Rev. Sterling Gosman, suddenly, on June 13. Gosman had a 33-year technical career working behind the scenes at CBC New Brunswick, also serving as a Fredericton City Councillor, auxiliary police officer, and former president of the Convention of Atlantic Baptist churches, over the years. After retiring from the public broadcaster in 1997, Sterling and his wife moved from Fredericton to Kentville, Nova Scotia. He subsequently graduated from Seminary at Acadia Divinity College in 2007 with a Bachelor of Theology. He was ordained at New Minas Baptist Church in 2008. Gosman is survived by his wife Anne and their three children, Rev. Dr. Neville Gosman, Teah Gosman-Odinga, and soprano Measha Brueggergosman.
Douglas McIlraith, 83, on June 6, after a short battle with esophageal cancer. McIlraith started in radio while still in highschool at CJBQ Belleville. He moved to Vancouver to be closer to his sister Lois which led to stints at CFUN and CJOR and later CKOV Kelowna. In 1961, he joined CBC Edmonton where he worked in both TV and radio. McIlraith ended up marrying fellow CBC Edmonton colleague Beatrice Lamond and transferred to her hometown of Winnipeg in 1967 to start raising a family. McIlraith travelled to cover many major events for the public broadcaster, including the 1976 Montreal Olympics. He retired from CBC Winnipeg in 1990 where his last role was co-host of CBC Information Radio.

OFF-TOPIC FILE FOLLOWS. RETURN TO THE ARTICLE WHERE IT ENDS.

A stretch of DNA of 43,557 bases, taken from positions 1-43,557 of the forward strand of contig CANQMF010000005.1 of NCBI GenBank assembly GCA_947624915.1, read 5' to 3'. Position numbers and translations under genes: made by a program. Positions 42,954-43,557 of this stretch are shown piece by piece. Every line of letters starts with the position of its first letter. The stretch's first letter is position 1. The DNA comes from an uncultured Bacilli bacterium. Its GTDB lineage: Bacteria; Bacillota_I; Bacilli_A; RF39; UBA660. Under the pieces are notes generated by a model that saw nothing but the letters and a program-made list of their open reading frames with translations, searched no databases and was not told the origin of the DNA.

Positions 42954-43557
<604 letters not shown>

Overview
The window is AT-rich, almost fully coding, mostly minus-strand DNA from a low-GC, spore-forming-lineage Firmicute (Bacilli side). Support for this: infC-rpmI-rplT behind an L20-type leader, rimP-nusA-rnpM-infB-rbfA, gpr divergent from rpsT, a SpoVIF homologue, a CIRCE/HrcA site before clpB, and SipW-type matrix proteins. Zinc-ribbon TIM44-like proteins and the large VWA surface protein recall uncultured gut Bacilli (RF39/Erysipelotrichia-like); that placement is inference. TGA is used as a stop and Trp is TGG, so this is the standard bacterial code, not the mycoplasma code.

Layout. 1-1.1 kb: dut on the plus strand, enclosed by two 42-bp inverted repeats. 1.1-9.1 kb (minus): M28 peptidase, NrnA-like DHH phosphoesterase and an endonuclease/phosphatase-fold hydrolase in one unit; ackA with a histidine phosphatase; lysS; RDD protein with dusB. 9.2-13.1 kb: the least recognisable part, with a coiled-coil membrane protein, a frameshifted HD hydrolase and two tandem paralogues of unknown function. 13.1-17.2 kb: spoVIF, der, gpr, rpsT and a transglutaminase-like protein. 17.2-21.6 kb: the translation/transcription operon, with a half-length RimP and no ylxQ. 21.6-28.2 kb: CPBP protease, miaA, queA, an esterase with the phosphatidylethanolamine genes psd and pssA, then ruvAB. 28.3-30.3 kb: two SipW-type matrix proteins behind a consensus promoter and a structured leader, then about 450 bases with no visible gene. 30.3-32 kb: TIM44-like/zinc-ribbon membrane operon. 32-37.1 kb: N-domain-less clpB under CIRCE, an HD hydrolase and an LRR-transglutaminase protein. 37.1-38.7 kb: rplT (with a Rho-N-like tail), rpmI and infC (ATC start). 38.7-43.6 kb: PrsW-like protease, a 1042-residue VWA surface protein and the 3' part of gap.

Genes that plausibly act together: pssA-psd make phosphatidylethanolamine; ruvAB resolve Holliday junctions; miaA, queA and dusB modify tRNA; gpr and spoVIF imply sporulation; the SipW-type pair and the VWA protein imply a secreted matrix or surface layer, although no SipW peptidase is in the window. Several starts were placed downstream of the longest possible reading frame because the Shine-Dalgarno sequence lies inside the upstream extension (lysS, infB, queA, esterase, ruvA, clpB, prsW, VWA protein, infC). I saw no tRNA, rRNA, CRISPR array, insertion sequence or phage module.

Harv Kroeker, 74, on June 30, of cancer. Kroeker was the longtime voice of news on Golden West Broadcasting’s Radio Southern Manitoba network, including CFAM 950 Altona, AM 1250 CHSM Steinbach, and CJRB 1220 Boissevain. Kroeker worked with the station for more than four decades, starting in the 1960s, and anchoring network news for many of the region’s definitive events over that time. Based in Altona, Kroeker was passionate about recognizing local veterans and involved in establishing the cenotaph in downtown Altona. He was one of the recipients of a Queen Elizabeth II Diamond Jubilee Medal in 2012.
André Jobin, 80, June 30, in Montreal. Born in Quebec City, Jobin spent several decades as a reporter for TVA and LCN. In addition to covering the National Assembly for TVA, Jobin also frequently reported on Montreal court proceedings.
Eileen Franke, 89, on June 6 in West Vancouver. Originally from Saskatchewan, Franke worked as a secretary and bookkeeper before becoming one of the first women to venture into broadcasting. Franke started her career at at CHCT-TV Calgary in 1956 where she worked as the host of children’s show Junior Clubhouse, in addition to producing other shows. In 1960, she moved to CFCF-TV Montreal as a production assistant and joined Radio-Canada International in 1964. Franke worked with RCI in Montreal and Toronto before she transferred to CBC Vancouver where she worked as a producer until her retirement.